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Five risks you run by using behavioural science in CX
Behavioural science is fast becoming the Next Big Thing in customer experience, particularly in customer journey mapping. But there are reasons to be wary of it...
Behavioural science is fast becoming the Next Big Thing in customer experience, particularly in customer journey mapping. But while the benefits are being trumpeted, the risks – four of which are outlined below – are being overlooked.
There is also a fifth reason for thinking twice. When the business benefits of behavioural science were first identified, it wasn’t because the companies involved had set out to make behavioural interventions, they were a secondary benefit of doing other things well. If you take this approach – treat behavioural impacts as a side benefit of attentive, fair and authentic customer experience delivery – then you are giving yourself the opportunity to enjoy a double benefit.
But if you make them a specific objective, you need at the very minimum to consider the risks below, because there is a good chance that you end up with the worst of all worlds – ineffective interventions and reputational damage.
My experience with behavioural economics
My interest in behavioural economics goes back twenty years. One of the first papers I read on the subject was entitled Want to perfect your company’s service? Use Behavioral Science published in June 2001 edition of the Harvard Business Review (HBR). This was the first time I came across peak-end theory – the CX profession’s favourite behavioural insight.
Over the next couple of years, behavioural science became central to a book I was writing. My research included studying the original articles written by Daniel Kahneman and his long-time collaborator Amos Tversky, published in the 1970s and 1980s in journals such as Science and Psychological Review. Also subsequent academic papers they published with other collaborators along with the publications of other behavioural economists, both well-known – such as Richard Thaler and Dan Ariely – and less well-known.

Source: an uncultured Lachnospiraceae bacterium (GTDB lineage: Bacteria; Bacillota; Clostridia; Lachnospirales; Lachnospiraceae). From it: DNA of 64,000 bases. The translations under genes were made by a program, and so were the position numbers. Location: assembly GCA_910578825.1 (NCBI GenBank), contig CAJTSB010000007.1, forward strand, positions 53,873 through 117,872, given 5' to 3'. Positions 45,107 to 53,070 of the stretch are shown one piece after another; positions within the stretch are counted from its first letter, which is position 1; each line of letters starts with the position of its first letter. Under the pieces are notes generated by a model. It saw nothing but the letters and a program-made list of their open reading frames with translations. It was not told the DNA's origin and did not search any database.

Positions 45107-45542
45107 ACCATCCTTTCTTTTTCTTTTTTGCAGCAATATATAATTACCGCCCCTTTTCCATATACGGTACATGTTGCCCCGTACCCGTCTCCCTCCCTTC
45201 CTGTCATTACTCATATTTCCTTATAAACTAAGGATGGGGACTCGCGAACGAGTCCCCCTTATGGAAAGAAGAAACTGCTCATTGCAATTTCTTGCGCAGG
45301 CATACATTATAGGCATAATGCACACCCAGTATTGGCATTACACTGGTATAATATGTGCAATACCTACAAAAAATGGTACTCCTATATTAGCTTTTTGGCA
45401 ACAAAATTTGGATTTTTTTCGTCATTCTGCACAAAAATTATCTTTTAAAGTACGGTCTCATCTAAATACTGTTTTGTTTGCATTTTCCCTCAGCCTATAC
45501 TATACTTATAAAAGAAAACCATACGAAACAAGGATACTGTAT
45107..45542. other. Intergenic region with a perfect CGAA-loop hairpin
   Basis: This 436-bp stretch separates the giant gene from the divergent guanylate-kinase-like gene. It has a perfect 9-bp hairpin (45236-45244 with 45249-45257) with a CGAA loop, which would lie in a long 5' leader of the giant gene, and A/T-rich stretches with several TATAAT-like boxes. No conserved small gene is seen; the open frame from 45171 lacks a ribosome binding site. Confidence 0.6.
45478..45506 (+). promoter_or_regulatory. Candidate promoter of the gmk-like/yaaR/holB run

In addition to including their insights in my 2011 book, Elusive Growth, I co-authored an e-book called How to counter the biases in business decision-making (link at end) describing the 70 or biases that had been identified by that time and the impacts that they could have.
Despite this research, I would not describe myself as an expert in behavioural economics – in good part because I know from studying it what a complex field it is. And evidence of my limitations can be found in my tripping up in a recent LinkedIn exchange on the subject of memory. (I saw the heuristics as not being a part of memory – ignoring that memory has both conscious and unconscious components with habits and heuristics being shaped by the latter.)
But I can claim to have a strong understanding of its implications in a business context – enough even to persuade Kahneman in 2011 that he and his co-authors had omitted mention of probably the most significant bias as far as business decision-making is concerned in their HBR article published in June of that year. And having followed it for some time, I can perhaps bring a little perspective to the discussion, particularly as with any new management fad there are risks which are overlooked amid the general enthusiasm.
Risk 1: Creating over-complexity, reducing likelihood of implementation
Inability to operationalise journey maps is a trap that organisations can fall into. A beautiful journey is drawn but with no link to the organisation, people, culture, process, technology and data initiatives required to deliver it. As a result, no improvement is delivered.
This problem arises when the map itself becomes the focus – it becomes the end rather than a means to delivering a valuable customer experience. The more focus there is on the map, the greater the incentive to create one that is layered and complex. But complexity is the enemy of effective implementation.
Incorporating behavioural science is a prime example of focusing on making a great-looking and attention-grabbing map while making operationalisation harder – not least because those responsible lack sufficient understanding to implement behavioural interventions without causing harm.
Risk 2: Implementation leading to harm rather than benefit
A couple of years ago a leading CX expert – and one I hold in very high regard – wrote a piece enthusing about incorporating peak-end thinking into experience design, using it to recommend removing elements from a proposition to make sure the peaks stood out. As I pointed out to this person, such an intervention would likely trigger loss aversion among customers that would likely cause a lot of dissatisfaction. Intervening in an attempt to benefit from one behavioural heuristic created a problem via another.
Behavioural science is a messy area. As mentioned above there are at least seventy known biases and they are not distinct and separable – more than one can come into play at any one time. So unless you have studied them extensively – i.e. to Master’s or PhD level – and understand how they interact and their potential trade-offs, the chances of causing more harm than benefit are high.